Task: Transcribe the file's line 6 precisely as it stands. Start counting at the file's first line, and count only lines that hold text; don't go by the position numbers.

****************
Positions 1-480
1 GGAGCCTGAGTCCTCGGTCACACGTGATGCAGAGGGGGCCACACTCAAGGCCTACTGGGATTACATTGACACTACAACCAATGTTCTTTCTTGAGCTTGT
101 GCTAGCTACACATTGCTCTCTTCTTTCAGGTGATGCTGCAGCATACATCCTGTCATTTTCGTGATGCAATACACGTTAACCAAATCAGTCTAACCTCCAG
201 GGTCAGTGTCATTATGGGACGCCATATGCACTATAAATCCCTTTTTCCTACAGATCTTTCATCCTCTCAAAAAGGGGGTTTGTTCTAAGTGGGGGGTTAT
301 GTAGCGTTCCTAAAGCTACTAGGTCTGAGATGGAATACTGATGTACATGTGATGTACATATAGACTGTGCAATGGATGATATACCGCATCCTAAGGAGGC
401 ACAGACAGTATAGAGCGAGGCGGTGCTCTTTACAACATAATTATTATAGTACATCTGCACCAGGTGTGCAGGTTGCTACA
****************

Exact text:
401 ACAGACAGTATAGAGCGAGGCGGTGCTCTTTACAACATAATTATTATAGTACATCTGCACCAGGTGTGCAGGTTGCTACA